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Taurino Salice Salentino 2010

Negroamaro from Italy
    0% ABV
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    4.3 5 Ratings
    0% ABV

    Winemaker Notes

    Negroamaro and 15-20% Malvasia Nera; it's deep cherry ruby with black reflections and cherry rim. The bouquet is fresh, with prune berry fruit and some nutmeg mingled with prunes and deft acidity that is fairly bright, and some smoky underbrush. On the palate it's bright, with lively red berry fruit supported by bright berry fruit acidity and by smooth sweet tannins that have a slight burr, and flow into a clean fresh fairly tart finish.

    Critical Acclaim

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    Taurino

    Dr. Cosimo Taurino

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    Dr. Cosimo Taurino, Italy
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    Puglia is in the heel of Italy's boot. It is here that Cosimo Taurino has established himself as a producer of quality wines for great value. Since 1981 when Taurino's wines were first introduced into the US market, he has led the vanguard of Puglian producers determined to focus on producing fine wines from their own region. Until that time, this region which produces only slightly less wine than California, generally shipped their wine in bulk for blending with the better known wines of Northern Italy and France.

    The excellence of these wines is owed to the indigenious varietals, Negro Amaro and Malvasia Nera. Taurino recognized that these brawny varietals, with a little bit of respect and care in vineyard and cellar, had great potential. Yields in the field were drastically reduced and new equipment and modern fermentation techniques were implemented.

    Never content with the status quo, Cosimo experimented. Enamored with the density of the Veneto's famous Recioto della Valpolicella Amarone he decided to find out what would happen if Negro-Amaro and Malvasia Nera were treated in the same way. Hence, Patriglione which has become the flagship wine of the estate. This wine and the others reflect the intensity that the Taurinos have demonstrated in achieving their goal: The production of Puglian wines to be admired and respected.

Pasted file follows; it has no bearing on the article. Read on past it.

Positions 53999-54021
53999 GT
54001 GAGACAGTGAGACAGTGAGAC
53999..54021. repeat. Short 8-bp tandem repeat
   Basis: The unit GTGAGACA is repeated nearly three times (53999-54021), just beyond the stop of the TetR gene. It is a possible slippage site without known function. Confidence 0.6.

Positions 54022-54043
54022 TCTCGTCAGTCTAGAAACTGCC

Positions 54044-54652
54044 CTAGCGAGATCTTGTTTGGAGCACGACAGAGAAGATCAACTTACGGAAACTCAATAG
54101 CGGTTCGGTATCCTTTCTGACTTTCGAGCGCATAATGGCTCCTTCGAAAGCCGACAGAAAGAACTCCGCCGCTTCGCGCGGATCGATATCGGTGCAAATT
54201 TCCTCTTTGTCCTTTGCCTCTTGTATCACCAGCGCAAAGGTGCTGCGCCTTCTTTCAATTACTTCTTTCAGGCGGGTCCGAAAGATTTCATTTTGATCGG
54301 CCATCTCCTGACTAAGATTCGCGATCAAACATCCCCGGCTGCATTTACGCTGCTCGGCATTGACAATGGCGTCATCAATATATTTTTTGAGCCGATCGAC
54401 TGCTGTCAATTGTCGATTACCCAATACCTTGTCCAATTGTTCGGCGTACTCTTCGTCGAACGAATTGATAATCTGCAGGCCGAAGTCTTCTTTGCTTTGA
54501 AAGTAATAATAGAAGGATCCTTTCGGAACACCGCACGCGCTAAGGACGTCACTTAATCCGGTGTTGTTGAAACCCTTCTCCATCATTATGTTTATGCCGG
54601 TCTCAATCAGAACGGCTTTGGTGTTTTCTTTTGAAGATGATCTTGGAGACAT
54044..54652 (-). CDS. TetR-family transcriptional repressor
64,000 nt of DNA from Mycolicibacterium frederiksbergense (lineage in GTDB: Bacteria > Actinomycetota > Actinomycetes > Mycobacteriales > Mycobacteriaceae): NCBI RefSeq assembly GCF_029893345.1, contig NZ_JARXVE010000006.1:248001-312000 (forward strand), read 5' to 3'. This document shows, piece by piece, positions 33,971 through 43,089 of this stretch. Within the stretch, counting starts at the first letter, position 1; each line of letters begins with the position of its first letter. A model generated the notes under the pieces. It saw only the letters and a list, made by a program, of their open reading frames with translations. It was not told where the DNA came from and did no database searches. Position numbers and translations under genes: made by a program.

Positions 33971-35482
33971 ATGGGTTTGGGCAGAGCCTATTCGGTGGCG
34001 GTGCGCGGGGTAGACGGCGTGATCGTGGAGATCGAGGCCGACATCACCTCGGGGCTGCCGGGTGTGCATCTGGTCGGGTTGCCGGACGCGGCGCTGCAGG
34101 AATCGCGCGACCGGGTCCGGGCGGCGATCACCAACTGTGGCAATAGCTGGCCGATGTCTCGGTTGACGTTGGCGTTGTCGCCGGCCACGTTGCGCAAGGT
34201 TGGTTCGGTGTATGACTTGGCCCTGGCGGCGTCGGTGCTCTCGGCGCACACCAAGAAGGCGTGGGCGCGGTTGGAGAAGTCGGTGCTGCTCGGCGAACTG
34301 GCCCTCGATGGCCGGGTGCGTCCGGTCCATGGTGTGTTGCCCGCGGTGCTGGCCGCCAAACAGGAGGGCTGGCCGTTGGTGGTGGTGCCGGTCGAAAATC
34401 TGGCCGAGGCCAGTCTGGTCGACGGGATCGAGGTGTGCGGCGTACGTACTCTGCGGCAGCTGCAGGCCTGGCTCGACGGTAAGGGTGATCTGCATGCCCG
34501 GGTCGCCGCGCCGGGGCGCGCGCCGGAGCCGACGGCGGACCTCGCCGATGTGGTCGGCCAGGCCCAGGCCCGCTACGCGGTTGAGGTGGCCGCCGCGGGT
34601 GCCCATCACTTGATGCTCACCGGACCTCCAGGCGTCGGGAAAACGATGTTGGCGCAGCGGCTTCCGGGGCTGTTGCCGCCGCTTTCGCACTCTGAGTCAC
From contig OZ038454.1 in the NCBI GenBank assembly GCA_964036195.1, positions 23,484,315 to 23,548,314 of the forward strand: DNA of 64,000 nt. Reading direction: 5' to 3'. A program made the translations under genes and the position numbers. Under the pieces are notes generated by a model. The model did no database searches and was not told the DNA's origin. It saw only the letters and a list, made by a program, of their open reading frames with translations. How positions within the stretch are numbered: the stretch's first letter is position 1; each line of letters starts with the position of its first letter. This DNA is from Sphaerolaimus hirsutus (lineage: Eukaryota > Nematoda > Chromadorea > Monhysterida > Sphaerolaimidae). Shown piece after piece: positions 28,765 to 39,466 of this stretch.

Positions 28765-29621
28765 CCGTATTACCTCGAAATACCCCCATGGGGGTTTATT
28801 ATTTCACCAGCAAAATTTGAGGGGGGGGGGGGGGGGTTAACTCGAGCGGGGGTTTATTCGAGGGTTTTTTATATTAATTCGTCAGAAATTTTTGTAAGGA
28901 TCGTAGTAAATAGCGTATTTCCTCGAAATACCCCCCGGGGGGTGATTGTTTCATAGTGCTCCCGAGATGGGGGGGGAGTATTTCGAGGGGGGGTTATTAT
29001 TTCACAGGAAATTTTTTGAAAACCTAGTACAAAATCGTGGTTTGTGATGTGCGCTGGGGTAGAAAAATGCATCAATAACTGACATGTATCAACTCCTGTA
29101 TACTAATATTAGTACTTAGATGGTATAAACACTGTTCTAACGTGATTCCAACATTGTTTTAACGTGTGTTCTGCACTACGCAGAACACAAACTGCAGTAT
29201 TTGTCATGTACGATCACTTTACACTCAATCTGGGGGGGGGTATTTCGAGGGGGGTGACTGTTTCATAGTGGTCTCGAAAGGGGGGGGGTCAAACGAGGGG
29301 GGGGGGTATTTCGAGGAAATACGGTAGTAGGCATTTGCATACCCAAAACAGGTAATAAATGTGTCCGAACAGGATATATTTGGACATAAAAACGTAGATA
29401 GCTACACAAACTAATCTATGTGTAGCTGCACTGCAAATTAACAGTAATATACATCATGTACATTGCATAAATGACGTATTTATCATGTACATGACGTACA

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    Named “Oenotria” by the ancient Greeks for its abundance of grapevines, Italy has always had a culture virtually inextricable from wine. Wine grapes grow in every region throughout the country—a long and narrow boot-shaped peninsula extending into the Mediterranean. Naturally, most Italian regions enjoy a Mediterranean climate and a notable coastline, if not coastline on all borders, as is the case with the islands of Sicily and Sardinia.

    The Alps in the northern regions of Valle d'Aosta, Lombardy and Alto Adige as examples, create favorable conditions for cool-climate varieties, while the Apennine Mountains, extending from Liguria in the north to Calabria in the south, affect climate, grape variety and harvest periods throughout. Considering its variable terrain and conditions, it's still safe to say that most high quality viticulture in Italy takes place on picturesque hillsides.

    Italy boasts more indigenous varieties than any other country—between 500 and 800, depending on whom you ask—and most wine production relies upon these native grapes. In some regions, international varieties have worked their way in, but are declining in popularity, especially as younger growers take interest in reviving local varieties. Most important are Sangiovese, reaching its greatest potential in Tuscany and Nebbiolo, the prized grape of Piedmont, producing single varietal, age-worthy wines. Other important varieties include Corvina, Montepulciano, Barbera, Nero d’Avola and of course the whites, Pinot Grigio and Trebbiano. The list goes on.

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    Negroamaro

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    Full-bodied and brimming with dark fruit, Negroamaro actually doesn’t taste much like what its name indicates, “bitter and black.” Full and smooth on the palate, Negroamaro doesn’t actually have a lot of bitter tannins. Instead it is typically brimming with sweet fruit like baked plum, raspberry jam and ripe red cherry and is often accented with sweet aromas like cinnamon and anise.

    This dark-skinned southern Italian grape variety is found on the eastern half of the Salento peninsula, which is the backside of Italy’s “boot heel” and part of the Puglia region. Negroamaro forms the base (along with Malvasia nera and Primitivo) of the most well known wine of the area, Salice Salentino. It can also produce single varietal reds as well as some impressive aromatic and spicy rosé wines.

    Try one with an easy pizza night or instead of a Chianti with pasta.

    SRKJCT006_2010 Item# 168126